Woman who killed 4-year-old daughter released from mental hospital

  • Marci Webber, attending a hearing at the DuPage County courthouse in 2017. A judge granted her conditional release Wednesday.

    Marci Webber, attending a hearing at the DuPage County courthouse in 2017. A judge granted her conditional release Wednesday. Daily Herald file photo/November, 2017

  • Marci Webber after her arrest in November 2010.

    Marci Webber after her arrest in November 2010.

Updated 12/11/2019 7:28 PM

A woman who killed her 4-year-old daughter in 2010 in Bloomingdale because she feared the girl would be kidnapped by Satan has been released from a state mental health hospital.

DuPage County Judge George Bakalis granted conditional release Wednesday to Marci Webber, who had been found not guilty by reason of insanity for the 2010 death of Magdalene "Maggie" Webber.


Marci Webber will live in Glen Ellyn and must register with the state police Murderer and Violent Offender Against Youth Registry.

Conditional release can last up to five years and be revoked if Webber fails to meet terms set by Bakalis.

Webber is not to have any unsupervised contact with people younger than 17. She also is forbidden from consuming alcohol, marijuana or non-prescribed medication.

The court order did not specify whether Webber will live in a public or private home. Webber wanted to move to Arizona to live near relatives, but Bakalis decided she should stay in or near DuPage County.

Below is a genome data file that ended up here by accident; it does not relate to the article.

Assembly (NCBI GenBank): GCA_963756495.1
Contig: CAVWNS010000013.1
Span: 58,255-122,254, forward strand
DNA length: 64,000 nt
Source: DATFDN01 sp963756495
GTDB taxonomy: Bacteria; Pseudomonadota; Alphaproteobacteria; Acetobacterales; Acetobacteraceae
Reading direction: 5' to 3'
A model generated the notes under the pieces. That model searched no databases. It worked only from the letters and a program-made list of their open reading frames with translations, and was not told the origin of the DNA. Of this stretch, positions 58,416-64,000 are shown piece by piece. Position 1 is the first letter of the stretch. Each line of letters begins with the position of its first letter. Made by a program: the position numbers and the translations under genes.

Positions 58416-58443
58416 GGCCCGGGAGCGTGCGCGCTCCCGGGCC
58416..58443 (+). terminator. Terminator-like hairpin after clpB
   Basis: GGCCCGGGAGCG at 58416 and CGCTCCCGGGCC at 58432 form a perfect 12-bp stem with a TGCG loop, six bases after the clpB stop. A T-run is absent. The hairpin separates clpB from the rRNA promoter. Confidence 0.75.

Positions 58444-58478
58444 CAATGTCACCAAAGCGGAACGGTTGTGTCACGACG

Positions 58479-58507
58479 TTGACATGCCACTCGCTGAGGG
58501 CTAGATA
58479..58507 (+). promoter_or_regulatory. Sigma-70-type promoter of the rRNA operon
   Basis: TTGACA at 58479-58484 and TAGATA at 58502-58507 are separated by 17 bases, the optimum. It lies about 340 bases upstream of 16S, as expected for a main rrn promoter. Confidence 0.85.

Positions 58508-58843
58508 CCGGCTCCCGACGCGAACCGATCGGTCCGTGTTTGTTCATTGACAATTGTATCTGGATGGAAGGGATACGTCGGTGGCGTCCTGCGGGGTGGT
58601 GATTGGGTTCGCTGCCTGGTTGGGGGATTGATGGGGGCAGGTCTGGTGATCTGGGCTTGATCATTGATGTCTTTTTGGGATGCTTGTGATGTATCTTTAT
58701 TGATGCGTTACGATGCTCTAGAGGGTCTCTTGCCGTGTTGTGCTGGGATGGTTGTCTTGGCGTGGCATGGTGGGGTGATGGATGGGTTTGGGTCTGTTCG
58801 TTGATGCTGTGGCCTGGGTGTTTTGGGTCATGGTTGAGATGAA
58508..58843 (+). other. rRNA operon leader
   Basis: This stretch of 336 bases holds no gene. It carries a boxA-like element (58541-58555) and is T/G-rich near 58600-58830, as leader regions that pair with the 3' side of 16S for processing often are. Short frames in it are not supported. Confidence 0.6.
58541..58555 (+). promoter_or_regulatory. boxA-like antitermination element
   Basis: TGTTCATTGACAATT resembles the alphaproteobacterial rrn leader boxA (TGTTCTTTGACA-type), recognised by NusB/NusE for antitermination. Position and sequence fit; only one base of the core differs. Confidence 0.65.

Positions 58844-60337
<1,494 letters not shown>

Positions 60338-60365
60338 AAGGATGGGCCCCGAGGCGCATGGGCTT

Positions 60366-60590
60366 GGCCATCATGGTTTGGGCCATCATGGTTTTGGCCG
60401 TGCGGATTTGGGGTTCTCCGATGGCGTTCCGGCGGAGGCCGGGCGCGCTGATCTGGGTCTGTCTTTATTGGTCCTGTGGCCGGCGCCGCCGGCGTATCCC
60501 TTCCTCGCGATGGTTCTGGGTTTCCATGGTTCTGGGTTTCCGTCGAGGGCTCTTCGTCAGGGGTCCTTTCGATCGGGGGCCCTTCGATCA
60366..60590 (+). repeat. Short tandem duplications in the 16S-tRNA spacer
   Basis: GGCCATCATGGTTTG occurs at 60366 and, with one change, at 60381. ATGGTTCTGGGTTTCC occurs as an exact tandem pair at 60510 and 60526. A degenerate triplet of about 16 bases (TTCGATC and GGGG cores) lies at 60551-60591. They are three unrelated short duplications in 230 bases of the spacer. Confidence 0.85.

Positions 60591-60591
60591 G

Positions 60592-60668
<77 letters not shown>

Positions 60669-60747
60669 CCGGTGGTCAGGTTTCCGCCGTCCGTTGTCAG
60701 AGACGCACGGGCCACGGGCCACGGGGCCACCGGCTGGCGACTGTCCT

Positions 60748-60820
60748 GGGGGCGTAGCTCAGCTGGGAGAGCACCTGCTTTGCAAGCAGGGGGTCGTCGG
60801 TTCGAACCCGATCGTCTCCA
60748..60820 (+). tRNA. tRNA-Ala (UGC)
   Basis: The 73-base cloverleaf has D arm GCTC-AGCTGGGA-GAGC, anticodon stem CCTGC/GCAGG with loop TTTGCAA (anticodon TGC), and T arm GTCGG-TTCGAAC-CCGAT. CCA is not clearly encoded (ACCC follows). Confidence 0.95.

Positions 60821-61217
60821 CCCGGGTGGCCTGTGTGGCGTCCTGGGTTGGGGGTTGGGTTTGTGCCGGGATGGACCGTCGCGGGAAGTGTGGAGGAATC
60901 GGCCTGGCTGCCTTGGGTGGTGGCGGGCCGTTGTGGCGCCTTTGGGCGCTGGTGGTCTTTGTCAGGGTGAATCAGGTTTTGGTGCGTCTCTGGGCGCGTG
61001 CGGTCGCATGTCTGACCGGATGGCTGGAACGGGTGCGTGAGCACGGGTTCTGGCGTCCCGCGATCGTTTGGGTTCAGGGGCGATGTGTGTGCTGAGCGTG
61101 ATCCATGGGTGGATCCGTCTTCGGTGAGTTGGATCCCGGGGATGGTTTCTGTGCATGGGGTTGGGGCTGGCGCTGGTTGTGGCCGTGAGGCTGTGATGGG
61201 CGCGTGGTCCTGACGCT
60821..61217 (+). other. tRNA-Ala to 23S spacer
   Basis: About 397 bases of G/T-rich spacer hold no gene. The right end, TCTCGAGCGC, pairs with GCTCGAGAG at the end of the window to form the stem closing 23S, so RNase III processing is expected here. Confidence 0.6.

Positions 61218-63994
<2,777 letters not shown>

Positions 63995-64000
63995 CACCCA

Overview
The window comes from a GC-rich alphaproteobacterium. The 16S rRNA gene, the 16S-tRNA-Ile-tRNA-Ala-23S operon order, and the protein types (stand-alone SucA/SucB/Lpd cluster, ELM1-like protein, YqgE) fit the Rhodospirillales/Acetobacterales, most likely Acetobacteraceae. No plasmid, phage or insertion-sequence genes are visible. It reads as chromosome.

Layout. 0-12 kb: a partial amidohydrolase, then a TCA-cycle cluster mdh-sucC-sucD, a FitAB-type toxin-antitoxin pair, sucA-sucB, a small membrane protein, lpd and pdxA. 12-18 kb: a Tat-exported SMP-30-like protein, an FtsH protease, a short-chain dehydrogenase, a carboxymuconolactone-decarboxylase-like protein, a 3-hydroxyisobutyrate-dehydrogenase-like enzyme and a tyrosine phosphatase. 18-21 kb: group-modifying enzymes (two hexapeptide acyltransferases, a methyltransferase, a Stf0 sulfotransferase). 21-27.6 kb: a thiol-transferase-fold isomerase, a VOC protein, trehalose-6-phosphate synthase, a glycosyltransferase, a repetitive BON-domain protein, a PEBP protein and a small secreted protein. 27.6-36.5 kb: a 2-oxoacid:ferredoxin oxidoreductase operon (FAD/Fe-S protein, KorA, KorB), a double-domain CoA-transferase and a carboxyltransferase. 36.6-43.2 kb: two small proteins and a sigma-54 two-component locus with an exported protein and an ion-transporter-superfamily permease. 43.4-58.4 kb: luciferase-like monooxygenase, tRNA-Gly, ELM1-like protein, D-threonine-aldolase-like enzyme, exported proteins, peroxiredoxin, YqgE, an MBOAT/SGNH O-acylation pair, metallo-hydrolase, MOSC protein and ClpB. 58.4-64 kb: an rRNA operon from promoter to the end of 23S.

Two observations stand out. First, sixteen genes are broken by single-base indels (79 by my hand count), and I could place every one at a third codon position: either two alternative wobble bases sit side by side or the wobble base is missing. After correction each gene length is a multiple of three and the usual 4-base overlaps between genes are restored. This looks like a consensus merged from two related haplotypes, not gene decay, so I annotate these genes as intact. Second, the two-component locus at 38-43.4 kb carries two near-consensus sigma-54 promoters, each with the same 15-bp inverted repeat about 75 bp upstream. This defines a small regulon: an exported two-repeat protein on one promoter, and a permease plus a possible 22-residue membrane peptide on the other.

Webber, 52, stabbed Maggie to death in 2010 in Webber's mother's townhouse in Bloomingdale. She nearly decapitated the child, according to authorities.

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Webber wrote "Satan" and "divine mercy" in blood on the bathroom walls, and a religious item was wrapped around one of Maggie's toes. Webber then slashed her own neck.

Webber told police she killed Maggie to keep the girl from being sold into sexual slavery by Satan. She was diagnosed as having psychosis, which she attributed to psychotropic medication she took to treat mental illnesses.

When she was found not guilty by reason of insanity, Bakalis ordered her to spend up to 100 years in the custody of the Illinois Department of Human Services. She has been in Chicago-Read and Elgin mental health hospitals.

Webber petitioned for release in 2017 but was denied. She then tried to kill herself.

She petitioned again in February.

Webber has refused to take medications state psychiatrists have recommended. But she also has not had any episodes of psychosis while hospitalized, according to testimony given earlier this year.

After a hearing in September, Bakalis ruled there was not enough evidence to show she needed to remain in a state hospital but also not enough evidence to release her without conditions.

Prosecutors intend to appeal the decision.

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